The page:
Orrú1, D., et al. (2017). Science Translational Medicine, Vol 9, Issue 417.
Detecting CJD in skin cells as a potential diagnostic
Among the questions families often ask about CJD is whether someone can develop the disease from contact with their loved one’s skin, either through caretaking or casual touch. To date, multiple studies have shown there is no evidence that family, friends or healthcare professionals are at any increased risk of prion disease compared to the general population. Still, research about this important topic is continuing and a new study that suggests prions are found in the skin of deceased CJD patients is understandably concerning for families. What does this mean?
It’s important to understand that the study was done to learn if skin could be used to make a CJD diagnosis more easily, something that would be especially helpful in countries where brain biopsies, spinal taps or autopsies – now the only methods available to diagnose CJD — are often difficult or impossible.1 With this goal in mind, researchers took skin samples from 23 deceased CJD patients and from the autopsy or biopsy of 15 non-CJD patients. After diagnostic tests found extremely small amounts of prions in the CJD-patient samples, researchers injected two of the skin samples into the brains of mice that were genetically modified to express the human prion protein. Those mice eventually developed prion disease, which suggests that infectious prions were present in the skin of the deceased CJD study patients.
These findings contradict what we know about prion disease based on several decades of research and it’s not yet clear what this mean for humans. There currently is no compelling and consistent evidence that CJD can be transmitted through surgeries that do not involve the brain. Importantly, such an experimental scenario (direct injection of prion samples into the brain) is not going to happen in the routine care and surgery of CJD patients.
“Perspective is important when interpreting the study outcomes,” said Byron W. Caughey, Ph.D., senior investigator at the National of Health and a study author. “This study used humanized mice with tissue extracts directly inoculated into the brain, so the system was highly primed for infection. There is no evidence that transmission can occur in real-world situations via casual skin contact…”2
Researchers concluded that further studies are needed to better understand the role of prions in skin and to determine if skin samples can be used to improve the diagnosis of CJD. The authors also said the results do not mean CJD patients are dangerous, nor that any changes were needed in the medical care of patients with prion diseases.3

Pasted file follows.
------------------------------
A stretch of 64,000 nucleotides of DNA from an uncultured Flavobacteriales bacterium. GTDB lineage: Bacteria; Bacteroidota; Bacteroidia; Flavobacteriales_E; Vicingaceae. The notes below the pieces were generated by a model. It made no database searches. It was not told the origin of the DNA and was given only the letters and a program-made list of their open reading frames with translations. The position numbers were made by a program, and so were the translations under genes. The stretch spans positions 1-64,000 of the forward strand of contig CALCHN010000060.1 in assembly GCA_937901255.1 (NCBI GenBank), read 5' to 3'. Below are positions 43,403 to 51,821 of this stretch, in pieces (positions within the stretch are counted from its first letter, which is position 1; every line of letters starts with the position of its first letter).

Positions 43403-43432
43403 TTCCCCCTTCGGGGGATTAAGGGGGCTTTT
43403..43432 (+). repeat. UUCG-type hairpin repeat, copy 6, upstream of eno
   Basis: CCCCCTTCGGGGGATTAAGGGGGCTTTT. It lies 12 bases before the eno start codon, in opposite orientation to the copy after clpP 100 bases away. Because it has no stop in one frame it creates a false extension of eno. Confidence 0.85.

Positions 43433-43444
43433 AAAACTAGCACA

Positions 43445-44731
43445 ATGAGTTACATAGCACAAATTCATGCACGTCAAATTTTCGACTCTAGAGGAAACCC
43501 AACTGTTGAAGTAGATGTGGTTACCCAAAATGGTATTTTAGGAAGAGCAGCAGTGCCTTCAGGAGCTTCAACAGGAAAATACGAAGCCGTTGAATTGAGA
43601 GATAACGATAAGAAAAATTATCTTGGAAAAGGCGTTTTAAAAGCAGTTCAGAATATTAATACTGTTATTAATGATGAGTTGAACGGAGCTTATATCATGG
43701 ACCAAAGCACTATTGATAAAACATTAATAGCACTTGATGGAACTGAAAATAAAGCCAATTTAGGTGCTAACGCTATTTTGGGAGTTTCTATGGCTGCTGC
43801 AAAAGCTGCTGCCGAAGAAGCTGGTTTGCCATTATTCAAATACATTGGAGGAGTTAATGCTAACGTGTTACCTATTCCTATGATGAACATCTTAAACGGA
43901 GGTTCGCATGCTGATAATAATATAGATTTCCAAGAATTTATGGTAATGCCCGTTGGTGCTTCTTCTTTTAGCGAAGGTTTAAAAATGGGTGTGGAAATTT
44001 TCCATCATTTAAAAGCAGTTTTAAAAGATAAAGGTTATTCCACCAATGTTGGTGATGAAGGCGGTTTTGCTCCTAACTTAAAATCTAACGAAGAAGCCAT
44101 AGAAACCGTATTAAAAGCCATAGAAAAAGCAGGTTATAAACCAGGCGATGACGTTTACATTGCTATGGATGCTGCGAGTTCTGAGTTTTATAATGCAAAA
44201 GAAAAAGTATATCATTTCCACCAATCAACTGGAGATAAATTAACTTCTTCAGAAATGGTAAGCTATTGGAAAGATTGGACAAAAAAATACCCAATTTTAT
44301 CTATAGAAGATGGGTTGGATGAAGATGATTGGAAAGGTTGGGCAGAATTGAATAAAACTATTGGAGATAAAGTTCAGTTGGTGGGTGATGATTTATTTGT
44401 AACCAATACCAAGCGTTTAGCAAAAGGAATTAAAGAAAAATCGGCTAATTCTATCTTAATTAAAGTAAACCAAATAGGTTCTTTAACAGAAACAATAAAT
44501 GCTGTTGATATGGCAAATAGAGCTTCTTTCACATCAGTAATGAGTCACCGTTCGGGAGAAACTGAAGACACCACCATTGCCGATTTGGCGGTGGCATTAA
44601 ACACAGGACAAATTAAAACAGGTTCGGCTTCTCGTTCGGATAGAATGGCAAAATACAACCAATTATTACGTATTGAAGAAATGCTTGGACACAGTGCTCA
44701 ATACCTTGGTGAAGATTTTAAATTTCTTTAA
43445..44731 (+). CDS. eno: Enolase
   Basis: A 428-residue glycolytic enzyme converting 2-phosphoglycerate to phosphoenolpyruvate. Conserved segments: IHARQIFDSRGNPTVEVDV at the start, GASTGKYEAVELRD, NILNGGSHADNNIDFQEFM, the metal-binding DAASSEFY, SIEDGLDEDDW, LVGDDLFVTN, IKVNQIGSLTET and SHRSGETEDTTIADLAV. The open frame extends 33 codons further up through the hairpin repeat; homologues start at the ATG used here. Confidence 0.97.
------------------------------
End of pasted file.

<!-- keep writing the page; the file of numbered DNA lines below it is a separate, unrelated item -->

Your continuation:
The study was undertaken by a joint research team from Case Western Reserve University School of Medicine and the National Institutes of Health. Results were published in Science Translational Medicine, a journal of the American Association for the Advancement of Science.
Krejciova, Z., et al. The Journal of Experimental Medicine, 2017 Dec 4; 214(12): 3481–3495. doi: 10.1084/jem.20161547ov.
An important step forward in finding treatments for CJD
“There are no treatments and no cure.”
These are devastating words for a CJD patient and their families to hear. And while scientists have attempted for decades to understand the mechanisms of prion disease and to identify potential treatments, brain diseases like CJD present special challenges for the research community.
Until now, the only way to study the human form of CJD has been in animal tests. These studies have yielded important information, but the relevance of the findings for CJD in humans has been unclear and have not led to new drugs or other treatments. Efforts to investigate how prions are passed between brain cells have been hampered by an inability to replicate the proteins in human cells in lab models. Such experimental models approximate or mimic a disease in human cells and are an early step in the discovery of new medicines. Molecules are tested in human cell models to assess any impact on a particular disease or disorder. If the results are promising, the molecule may advance to further testing, and ultimately, to trials in humans.
“Although animal models provide important insights into CJD, there is an urgent need for a complimentary experimental human cell model,”1 said Zuzanna Krejciova, Ph.D., the Institute for Neurodegenerative Diseases, University of California, and lead author of a recently published study that addresses this longstanding gap.
The research team devised a method of studying the abnormal prion proteins responsible for CJD in specialized brain cells grown from stem cells. First, they generated brain cells called astrocytes from non-specialized cells that have the ability to transform into other cell types. They successfully infected these cells in a dish with prions isolated from brain samples of CJD patients. The infected astrocytes produced more prions and were able to infect neighboring healthy cells, something scientists had never been able to recreate in the lab before.
“This work represents a fundamental advance in our efforts to better understand prion diseases in people,” Dr. Krejciova said. “By establishing human cell models in the lab that can replicate prion proteins, we can gain new insights into the molecular pathways of prion disease and what triggers it, and these insights can advance the discovery of new drugs for CJD.”2
The study was conducted by a multi-country research team from the University of California, San Francisco; the National Institute for Health; the Houston Methodist Research Institute; Edenborough University; and the National Centres for Biological Sciences, India. Results from published in the Journal of Experimental Medicine on November 2017.
(Note: This quote is a simplified version for laypeople of Dr. Krejciova’s statement in the Concluding Remarks section of the article, pg. 8)